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Police to Hold Bike Safety Enforcement Operation as City Boosts Efforts to Protect Cyclists


Bob Kronovetrealty
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By Lookout Staff

January 3, 2024 -- With the City Council focused on boosting bicycle safety, Santa Monica police will crack down Thursday on behaviors responsible for collisions involving motorists, pedestrians and bicyclists.

The "extra enforcement efforts" will take place from 6 a.m. to 9 p.m. at "locations where pedestrian and bike collisions are prevalent," police officials said in a statement Wednesday.

During the Bike & Pedestrian Safety Enforcement Operation, traffic officers "will be looking for violations committed by drivers, bike riders and pedestrians alike that can lead to life changing injuries."

The violations include speeding, making illegal turns, failing to yield or provide right of way to bicyclists or pedestrians, or failing to stop for signs and signals.

Since September 1, the Police Department has held seven Bicycle & Pedestrian Safety Operations. Vehicles were stopped 107 times and the motorists were given 97 citations, according to data provided by SMPD.

Bicyclists were stopped 46 times and given 35 citations, according to the data.

Thursday's operation takes place one and a half months after the Council directed staff to strengthen its efforts "to eliminate all fatal and severe-injury crashes" after a bicyclist was killed in October ("Council Takes Steps to Curb Collisions Involving Cyclists, Pedestrians," November 17, 2023).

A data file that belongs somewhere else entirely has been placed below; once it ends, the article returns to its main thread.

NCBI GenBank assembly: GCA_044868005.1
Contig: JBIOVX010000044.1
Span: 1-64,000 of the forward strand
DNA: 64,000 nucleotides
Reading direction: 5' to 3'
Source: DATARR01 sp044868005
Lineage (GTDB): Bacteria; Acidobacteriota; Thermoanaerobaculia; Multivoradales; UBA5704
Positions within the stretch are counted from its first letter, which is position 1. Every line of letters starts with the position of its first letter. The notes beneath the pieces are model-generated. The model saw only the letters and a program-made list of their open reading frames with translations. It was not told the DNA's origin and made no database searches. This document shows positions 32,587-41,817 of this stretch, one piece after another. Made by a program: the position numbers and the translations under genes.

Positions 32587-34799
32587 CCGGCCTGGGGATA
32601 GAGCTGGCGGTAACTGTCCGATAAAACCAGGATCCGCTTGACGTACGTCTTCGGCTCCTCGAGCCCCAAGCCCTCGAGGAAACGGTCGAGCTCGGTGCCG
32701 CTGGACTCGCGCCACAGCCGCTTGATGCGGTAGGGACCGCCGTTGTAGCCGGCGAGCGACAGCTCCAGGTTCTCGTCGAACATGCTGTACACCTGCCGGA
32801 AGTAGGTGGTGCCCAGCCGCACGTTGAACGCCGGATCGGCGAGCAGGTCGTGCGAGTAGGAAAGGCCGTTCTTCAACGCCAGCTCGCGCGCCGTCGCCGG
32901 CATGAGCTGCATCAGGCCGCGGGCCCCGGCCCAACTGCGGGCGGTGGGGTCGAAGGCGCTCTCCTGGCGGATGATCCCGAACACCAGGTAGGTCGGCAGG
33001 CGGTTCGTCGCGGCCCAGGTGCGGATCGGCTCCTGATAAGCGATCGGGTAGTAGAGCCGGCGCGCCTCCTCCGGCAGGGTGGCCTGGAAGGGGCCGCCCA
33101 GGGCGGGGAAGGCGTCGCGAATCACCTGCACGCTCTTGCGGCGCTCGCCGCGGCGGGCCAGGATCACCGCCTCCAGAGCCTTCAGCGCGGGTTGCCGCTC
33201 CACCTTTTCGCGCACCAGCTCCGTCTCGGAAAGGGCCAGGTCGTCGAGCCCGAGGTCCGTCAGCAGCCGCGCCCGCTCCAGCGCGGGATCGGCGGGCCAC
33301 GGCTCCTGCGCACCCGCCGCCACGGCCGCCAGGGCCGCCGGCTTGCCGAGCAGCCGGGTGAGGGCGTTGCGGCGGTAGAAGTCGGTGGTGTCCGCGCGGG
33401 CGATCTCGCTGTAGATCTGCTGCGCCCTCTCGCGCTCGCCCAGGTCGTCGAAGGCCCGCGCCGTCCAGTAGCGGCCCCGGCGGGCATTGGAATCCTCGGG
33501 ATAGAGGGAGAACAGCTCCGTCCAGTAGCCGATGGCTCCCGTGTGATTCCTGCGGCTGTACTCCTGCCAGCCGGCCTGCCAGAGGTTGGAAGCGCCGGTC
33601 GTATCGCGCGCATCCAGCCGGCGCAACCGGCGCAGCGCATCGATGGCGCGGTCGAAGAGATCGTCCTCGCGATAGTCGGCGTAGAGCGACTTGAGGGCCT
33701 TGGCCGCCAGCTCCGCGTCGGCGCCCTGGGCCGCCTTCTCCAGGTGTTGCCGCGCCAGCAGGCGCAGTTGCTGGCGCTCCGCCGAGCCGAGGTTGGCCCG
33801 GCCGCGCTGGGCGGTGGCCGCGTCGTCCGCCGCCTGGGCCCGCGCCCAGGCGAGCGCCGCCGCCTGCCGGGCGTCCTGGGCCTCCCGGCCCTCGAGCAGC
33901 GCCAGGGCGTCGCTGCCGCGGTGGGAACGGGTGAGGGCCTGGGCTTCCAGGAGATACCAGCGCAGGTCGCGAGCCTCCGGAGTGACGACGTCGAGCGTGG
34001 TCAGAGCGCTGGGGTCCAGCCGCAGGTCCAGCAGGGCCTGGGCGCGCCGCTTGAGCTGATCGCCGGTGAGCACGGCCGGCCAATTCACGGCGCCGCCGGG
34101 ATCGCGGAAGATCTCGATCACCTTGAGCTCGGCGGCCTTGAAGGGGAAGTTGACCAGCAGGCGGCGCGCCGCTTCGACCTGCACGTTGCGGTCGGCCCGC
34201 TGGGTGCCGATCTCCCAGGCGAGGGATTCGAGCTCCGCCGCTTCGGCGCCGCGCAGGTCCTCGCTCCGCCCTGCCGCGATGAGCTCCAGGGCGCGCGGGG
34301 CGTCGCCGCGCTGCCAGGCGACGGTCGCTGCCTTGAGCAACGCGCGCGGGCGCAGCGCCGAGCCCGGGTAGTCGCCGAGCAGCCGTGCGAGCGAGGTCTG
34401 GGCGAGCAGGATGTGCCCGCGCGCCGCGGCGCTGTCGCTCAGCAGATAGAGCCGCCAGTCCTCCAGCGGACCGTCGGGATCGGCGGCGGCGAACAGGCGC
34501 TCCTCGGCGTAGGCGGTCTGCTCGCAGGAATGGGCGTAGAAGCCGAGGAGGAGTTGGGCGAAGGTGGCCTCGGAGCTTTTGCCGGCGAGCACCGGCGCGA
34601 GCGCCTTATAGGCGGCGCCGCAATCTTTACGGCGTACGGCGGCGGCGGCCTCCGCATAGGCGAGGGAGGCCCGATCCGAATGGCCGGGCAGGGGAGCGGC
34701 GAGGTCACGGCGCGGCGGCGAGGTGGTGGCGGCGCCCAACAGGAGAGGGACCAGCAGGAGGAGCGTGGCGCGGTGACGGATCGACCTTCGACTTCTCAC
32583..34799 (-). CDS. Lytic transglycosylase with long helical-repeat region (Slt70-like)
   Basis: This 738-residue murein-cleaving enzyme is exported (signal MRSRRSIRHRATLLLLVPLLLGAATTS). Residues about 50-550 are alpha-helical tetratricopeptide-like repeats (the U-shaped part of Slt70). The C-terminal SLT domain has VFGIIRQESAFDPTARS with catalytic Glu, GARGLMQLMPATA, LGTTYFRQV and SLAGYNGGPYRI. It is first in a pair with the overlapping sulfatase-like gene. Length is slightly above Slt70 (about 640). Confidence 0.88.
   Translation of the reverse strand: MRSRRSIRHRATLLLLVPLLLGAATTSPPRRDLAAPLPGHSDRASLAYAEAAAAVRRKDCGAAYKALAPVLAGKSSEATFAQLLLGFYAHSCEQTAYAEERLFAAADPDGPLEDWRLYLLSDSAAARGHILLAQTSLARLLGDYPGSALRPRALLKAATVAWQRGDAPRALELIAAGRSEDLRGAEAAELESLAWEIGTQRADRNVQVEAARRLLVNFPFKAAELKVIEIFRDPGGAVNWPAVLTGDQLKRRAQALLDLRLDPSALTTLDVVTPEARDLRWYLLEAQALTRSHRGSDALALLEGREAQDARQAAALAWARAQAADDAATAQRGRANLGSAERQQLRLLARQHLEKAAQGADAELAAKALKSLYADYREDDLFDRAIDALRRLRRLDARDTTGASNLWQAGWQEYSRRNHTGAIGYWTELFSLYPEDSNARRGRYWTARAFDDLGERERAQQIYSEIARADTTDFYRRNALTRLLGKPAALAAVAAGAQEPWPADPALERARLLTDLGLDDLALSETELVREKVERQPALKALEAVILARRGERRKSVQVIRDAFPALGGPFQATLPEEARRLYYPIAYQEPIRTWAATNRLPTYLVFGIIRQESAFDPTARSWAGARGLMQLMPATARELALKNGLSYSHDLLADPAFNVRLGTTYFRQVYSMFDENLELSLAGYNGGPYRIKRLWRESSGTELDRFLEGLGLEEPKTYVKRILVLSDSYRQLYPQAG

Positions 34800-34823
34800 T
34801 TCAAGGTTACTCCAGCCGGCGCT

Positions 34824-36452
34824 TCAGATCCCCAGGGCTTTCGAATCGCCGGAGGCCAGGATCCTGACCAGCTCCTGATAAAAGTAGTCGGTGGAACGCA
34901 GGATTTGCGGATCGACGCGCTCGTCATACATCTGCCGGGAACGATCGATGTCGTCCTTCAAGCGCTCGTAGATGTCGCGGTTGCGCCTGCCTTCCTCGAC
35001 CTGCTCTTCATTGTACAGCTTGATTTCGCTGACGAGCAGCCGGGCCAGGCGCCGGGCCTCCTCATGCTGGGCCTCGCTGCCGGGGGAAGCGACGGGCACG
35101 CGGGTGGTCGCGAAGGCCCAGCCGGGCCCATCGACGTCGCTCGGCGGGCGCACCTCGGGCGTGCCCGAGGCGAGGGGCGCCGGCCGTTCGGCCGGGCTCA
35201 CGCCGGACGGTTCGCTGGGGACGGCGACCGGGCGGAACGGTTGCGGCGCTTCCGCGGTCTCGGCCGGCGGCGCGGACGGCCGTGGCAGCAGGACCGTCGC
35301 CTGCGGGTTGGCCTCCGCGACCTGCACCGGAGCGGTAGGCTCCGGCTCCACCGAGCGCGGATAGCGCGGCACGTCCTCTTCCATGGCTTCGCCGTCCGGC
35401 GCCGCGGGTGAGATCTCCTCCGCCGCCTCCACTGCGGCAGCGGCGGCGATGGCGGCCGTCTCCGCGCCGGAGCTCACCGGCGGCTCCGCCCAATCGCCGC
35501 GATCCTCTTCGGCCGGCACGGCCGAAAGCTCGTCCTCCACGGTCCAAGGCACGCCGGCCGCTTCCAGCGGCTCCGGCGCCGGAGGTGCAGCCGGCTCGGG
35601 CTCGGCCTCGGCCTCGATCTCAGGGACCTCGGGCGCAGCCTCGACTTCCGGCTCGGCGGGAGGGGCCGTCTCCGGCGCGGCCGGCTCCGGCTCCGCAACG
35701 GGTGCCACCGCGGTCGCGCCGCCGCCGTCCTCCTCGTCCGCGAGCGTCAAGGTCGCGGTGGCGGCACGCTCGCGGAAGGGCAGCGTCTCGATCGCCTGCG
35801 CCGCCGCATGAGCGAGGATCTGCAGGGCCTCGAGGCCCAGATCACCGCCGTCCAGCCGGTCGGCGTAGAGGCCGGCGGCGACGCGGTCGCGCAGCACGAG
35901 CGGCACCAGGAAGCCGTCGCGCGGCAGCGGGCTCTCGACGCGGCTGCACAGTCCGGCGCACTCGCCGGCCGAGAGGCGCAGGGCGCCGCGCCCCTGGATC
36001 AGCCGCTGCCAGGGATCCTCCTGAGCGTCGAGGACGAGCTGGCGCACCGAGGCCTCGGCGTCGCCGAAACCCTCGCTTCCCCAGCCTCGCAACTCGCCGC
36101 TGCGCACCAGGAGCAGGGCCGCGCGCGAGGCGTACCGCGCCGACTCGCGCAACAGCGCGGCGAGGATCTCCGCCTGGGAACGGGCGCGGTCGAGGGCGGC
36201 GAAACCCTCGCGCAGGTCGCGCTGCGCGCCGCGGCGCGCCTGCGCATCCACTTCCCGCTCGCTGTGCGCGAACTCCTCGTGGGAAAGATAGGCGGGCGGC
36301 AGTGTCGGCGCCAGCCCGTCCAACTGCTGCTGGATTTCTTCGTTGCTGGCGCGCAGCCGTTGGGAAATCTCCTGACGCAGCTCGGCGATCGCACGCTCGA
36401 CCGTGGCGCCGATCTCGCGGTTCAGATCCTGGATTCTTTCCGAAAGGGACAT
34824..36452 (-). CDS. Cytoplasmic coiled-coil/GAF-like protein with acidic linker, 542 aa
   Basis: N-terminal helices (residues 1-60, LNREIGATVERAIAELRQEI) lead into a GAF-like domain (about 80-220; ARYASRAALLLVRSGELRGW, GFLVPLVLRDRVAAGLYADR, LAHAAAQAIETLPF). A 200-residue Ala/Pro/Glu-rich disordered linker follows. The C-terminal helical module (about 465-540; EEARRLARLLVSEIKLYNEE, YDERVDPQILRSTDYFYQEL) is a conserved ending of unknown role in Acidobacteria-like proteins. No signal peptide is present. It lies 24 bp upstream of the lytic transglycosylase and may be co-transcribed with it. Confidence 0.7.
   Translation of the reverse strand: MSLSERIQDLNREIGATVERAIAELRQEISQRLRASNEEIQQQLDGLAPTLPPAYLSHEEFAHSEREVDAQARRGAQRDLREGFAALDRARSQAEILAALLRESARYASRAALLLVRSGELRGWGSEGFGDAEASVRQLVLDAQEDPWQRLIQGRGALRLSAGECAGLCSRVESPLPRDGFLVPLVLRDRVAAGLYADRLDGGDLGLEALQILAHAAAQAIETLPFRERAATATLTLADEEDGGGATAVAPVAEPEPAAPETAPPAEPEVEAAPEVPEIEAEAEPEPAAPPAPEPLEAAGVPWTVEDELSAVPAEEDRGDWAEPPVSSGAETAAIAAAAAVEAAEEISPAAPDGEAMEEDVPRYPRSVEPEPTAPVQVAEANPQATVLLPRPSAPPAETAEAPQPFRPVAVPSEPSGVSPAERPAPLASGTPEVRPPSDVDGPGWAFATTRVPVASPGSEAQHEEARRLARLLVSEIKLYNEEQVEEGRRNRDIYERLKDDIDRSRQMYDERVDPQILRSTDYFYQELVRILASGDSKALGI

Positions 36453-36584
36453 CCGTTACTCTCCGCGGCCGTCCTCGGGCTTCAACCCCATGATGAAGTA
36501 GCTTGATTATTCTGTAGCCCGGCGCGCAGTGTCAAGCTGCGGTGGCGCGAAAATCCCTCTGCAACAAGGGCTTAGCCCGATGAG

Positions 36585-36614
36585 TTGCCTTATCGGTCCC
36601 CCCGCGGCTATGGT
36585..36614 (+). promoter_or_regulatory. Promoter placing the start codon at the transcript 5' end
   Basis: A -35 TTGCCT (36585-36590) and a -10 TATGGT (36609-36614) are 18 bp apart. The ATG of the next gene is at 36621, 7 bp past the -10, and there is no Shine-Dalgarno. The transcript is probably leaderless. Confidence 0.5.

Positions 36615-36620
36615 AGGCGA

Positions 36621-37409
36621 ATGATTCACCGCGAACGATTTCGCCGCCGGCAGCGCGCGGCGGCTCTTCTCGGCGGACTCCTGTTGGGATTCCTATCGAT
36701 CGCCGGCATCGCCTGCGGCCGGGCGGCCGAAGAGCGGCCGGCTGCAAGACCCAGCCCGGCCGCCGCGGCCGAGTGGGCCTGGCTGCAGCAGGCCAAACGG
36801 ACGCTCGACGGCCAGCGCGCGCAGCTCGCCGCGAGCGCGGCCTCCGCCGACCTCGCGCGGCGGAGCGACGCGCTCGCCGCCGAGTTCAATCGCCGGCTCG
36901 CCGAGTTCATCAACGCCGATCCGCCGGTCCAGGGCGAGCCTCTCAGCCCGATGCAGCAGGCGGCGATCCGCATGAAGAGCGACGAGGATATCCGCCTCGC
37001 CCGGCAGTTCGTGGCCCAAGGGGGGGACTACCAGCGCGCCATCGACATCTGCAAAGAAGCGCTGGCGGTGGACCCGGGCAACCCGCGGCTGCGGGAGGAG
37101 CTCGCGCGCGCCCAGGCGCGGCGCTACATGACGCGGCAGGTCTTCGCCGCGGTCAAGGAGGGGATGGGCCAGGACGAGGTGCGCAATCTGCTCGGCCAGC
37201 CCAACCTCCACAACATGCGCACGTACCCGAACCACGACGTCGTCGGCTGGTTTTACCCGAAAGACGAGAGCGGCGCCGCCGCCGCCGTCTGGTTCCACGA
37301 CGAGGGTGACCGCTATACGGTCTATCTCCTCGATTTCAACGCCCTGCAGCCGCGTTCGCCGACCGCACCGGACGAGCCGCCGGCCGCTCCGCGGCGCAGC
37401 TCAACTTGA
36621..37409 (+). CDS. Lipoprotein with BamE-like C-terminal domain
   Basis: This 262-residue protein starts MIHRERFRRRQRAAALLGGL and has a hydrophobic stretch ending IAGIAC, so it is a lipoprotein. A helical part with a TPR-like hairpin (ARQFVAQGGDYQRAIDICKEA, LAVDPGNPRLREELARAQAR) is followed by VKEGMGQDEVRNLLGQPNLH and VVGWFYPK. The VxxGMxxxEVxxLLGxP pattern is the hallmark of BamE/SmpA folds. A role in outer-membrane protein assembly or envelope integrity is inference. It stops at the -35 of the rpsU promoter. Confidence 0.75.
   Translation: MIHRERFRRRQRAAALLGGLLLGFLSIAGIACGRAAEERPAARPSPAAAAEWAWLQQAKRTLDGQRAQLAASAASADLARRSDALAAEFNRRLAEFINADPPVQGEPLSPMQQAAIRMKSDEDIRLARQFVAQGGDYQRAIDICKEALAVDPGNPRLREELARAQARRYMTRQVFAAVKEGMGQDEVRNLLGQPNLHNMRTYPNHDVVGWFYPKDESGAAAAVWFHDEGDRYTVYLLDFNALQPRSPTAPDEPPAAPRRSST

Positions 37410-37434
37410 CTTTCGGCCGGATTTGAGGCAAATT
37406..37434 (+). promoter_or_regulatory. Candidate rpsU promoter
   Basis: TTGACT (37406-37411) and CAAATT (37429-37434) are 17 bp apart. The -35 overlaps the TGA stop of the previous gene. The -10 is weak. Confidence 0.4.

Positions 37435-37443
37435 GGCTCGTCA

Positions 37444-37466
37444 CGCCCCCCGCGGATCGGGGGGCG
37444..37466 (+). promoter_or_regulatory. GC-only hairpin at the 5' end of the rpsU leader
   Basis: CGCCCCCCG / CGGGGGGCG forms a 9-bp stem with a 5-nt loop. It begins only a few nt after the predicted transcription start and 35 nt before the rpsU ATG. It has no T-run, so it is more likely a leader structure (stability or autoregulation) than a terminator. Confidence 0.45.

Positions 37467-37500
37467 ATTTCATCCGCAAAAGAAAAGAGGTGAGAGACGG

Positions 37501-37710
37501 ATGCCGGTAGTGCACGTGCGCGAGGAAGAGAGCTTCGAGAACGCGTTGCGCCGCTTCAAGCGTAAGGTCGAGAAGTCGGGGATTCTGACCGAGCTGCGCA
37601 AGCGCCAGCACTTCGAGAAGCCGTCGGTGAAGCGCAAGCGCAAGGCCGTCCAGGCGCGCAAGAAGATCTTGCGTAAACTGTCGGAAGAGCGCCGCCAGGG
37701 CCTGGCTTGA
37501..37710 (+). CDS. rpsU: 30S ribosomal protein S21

By the end of November, the City had installed four-way stop signs at the dangerous intersection where the year's only bicycle fatality had taken place ("Intersection Where Bicyclist Killed to Get 4-Way Stop Signs," November 20, 2023).

Last month, the Council followed up its efforts by taking initial steps to place a general tax on the November ballot that would increase the City's parking facility tax, which is currently 10 percent ("Council Takes Up Tax to Boost Traffic Safety," December 18, 2023).

The renewed safety efforts come amid a dramatic drop in the number of "injury-causing crashes" involving cyclists -- from some 150 in 2012 to 72 last year, the data show.

Police officials remind bicyclists that they must follow similar traffic laws as motorists, must travel in the same direction of traffic and have the same requirements as any slow moving vehicle.

They should also avoid riding too close to parked cars and use available bike lanes unless making a left turn, passing or approaching a place where a right turn is allowed.

Bicyclists must yield the right-of-way to pedestrians within marked crosswalks or within unmarked crosswalks at intersections.

All cyclists should always wear a helmet, while those under 18 years of age must wear them by law.

“We all have places to be and not everyone gets there by car," police officials said. "Bicyclists and pedestrians have the same rights to the road but face even more risk without the protections vehicles have.

"We should all be looking out for one another.”

Funding for the traffic safety program is provided by a grant from the California Office of Traffic Safety through the National Highway Traffic Safety Administration.

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